This is a common question that was just sent in from Rosa Delacruise out of Oakland California. Rosa says she was at a park one afternoon, she was doing her usual work out and run. With my head phones in and adrenaline already pumping I could was getting fatigued so I Hadley saw the man walking his dog when I tripped right over him.
Now I know I was distracted but I have never in my life seen a vicious dog attack like that. He literally snapped and locked onto my leg. There was so much blood and I have not been able to run since.
At first the man was so sympathetic but as the time went on and the medical bills started pilling up the man became more distant and unreachable. The dogs owner said the attack was provoked? Now I am broke and gaining weight.
Luck is on Rosas side today because we decided to ask our Friends over at Oakland Dog Bite Attorney, An Oakland based group who dedicates themselves to Dog Bite victims. http://www.oaklanddogbiteattorney.com
Dana from ODBA says this. Rosa, you need to pick up the phone and make the call, your lawsuit process should of been started by now and you are only delaying the inevitable.
What Is Provocation in a Dog Bite Case?
When someone hears the word “provocation,” teasing or poking or being mean to a dog is what typically comes to mind. While that kind of behavior counts as provocation, other unintentional actions can also lead to a provocation defense.
For example, if a plaintiff is bit after stepping on a dog that he or she did not see, the defense could be available even though the plaintiff technically did nothing wrong. The key is that something happened to the dog to make it behave aggressively.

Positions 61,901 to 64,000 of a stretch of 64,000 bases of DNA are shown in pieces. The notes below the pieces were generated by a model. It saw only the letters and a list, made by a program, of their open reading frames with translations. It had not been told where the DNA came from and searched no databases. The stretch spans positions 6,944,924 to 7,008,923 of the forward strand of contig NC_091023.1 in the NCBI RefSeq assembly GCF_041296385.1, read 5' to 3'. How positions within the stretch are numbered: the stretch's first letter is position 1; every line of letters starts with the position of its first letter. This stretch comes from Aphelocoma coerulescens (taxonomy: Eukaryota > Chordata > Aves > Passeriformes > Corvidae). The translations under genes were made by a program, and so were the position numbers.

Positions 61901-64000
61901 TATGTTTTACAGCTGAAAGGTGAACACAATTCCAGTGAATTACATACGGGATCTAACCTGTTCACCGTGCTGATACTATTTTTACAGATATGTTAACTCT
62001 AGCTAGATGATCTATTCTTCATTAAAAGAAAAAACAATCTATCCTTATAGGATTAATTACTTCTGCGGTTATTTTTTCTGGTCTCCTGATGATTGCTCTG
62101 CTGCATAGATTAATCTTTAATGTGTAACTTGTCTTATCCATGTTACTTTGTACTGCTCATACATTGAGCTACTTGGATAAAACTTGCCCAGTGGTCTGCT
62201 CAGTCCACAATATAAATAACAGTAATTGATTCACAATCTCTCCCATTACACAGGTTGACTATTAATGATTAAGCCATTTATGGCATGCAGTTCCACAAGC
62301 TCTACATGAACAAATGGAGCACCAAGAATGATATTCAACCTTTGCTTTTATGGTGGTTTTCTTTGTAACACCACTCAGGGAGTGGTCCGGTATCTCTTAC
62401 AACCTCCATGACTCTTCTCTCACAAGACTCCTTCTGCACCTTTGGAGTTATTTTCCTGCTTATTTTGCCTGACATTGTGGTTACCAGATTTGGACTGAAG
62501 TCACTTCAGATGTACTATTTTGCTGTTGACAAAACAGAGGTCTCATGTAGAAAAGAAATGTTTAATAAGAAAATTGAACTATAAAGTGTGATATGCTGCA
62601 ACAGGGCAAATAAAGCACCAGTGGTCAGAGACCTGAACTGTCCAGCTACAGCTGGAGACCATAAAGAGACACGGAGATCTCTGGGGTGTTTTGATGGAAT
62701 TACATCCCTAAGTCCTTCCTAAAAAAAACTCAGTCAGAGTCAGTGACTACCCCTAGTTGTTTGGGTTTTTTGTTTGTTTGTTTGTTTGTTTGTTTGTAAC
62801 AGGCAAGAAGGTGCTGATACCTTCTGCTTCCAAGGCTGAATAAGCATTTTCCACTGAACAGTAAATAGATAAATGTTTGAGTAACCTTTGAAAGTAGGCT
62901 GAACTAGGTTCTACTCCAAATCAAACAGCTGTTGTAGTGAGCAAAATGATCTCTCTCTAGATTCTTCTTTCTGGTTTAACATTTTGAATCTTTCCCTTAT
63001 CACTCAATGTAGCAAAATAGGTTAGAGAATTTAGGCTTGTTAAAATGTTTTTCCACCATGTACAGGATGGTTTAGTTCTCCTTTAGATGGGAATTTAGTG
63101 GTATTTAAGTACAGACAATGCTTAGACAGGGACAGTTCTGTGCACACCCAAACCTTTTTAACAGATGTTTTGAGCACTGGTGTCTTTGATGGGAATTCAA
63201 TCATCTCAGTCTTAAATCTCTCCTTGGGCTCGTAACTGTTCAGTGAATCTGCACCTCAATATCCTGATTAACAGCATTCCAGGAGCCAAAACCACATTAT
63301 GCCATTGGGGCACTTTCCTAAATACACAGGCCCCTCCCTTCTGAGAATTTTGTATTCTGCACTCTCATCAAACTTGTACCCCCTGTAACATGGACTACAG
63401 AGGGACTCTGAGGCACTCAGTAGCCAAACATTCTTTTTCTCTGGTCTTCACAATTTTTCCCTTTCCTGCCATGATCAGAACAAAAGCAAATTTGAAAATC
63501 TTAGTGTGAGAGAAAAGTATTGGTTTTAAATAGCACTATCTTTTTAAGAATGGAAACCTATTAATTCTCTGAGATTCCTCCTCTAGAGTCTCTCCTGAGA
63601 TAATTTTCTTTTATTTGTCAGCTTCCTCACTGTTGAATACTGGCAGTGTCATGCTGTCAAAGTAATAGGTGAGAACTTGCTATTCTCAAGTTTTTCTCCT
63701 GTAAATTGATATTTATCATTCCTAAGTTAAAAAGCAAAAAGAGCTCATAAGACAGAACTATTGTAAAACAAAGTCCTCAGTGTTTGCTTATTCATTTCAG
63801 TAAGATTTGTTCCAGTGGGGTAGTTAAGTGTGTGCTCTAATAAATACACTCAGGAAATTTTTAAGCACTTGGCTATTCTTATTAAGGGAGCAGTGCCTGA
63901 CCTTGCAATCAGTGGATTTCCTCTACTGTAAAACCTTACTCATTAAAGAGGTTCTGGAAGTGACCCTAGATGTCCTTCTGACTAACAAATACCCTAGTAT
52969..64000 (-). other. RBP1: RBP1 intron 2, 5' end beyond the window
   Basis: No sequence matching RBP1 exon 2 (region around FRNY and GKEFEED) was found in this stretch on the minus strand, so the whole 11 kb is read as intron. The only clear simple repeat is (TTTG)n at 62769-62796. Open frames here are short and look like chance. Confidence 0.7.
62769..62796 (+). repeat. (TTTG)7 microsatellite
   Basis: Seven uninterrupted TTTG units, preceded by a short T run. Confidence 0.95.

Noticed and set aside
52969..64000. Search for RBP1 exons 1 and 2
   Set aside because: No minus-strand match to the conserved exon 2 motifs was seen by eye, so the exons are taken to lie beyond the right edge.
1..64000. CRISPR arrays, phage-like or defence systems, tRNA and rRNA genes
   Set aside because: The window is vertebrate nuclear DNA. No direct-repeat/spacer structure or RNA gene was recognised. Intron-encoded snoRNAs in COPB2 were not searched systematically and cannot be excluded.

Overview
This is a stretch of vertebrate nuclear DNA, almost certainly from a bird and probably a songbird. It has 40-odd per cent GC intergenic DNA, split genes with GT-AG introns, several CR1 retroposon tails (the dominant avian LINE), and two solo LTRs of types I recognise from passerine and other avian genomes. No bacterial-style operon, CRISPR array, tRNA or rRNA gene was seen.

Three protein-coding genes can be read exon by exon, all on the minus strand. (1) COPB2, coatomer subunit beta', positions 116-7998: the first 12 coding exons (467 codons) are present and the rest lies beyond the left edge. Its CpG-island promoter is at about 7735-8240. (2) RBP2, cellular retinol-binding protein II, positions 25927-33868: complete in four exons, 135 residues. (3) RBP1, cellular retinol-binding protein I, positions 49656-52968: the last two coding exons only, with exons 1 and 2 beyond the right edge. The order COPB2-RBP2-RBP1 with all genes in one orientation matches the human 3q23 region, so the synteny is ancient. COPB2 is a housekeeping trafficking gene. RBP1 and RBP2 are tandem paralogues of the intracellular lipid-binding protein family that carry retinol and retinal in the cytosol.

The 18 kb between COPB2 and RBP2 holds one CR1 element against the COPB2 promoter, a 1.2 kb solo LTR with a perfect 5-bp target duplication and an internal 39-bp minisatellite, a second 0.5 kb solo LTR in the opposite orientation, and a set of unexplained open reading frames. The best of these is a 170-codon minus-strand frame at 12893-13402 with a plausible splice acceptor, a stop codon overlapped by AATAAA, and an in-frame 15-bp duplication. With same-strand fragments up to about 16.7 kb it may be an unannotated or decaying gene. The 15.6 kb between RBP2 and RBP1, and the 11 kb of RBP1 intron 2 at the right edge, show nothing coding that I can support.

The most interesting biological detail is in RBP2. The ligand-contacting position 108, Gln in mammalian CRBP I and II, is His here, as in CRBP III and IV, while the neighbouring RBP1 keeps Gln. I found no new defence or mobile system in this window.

Often the Plaintiff Must First Prove Provocation Did Not Occur
Although referred to as a defense, technically in most cases the plaintiff must prove, as part of his or her case, that the dog was not provoked. The plaintiff cannot “conveniently” leave out facts, and he or she must convince the judge or jury that it was more than 50% likely the dog was not provoked (under the “preponderance of the evidence” burden of proof in civil cases) . The defendant can then argue that the plaintiff failed to prove the dog was not provoked, either by arguing why the plaintiff’s evidence is weak or by presenting new evidence.
Circumstances and the Dog’s Past Behavior Matter
While the law does not talk about a “reasonable dog” standard of behavior, that standard is implied when applying the provocation defense.
If an overly sensitive dog reacts in an overly aggressive manner to a slight provocation, the defendant (the dog owner) will likely be held liable. What is important is whether it was foreseeable or predictable that the dog would be provoked under the circumstances. Therefore, all of the circumstances surrounding the attack matter. For example, if the dog is a known aggressive breed and is eating when the plaintiff puts her hand near the dog’s face, a judge or jury might find that the dog was provoked.
Keep in mind, however, that if the defendant knows his dog is more aggressive than people might expect, he is under a duty to keep people safe from the dog. That means the provocation defense is less likely to be successful if the circumstances were such that the defendant should have warned the plaintiff or otherwise made the situation safe.
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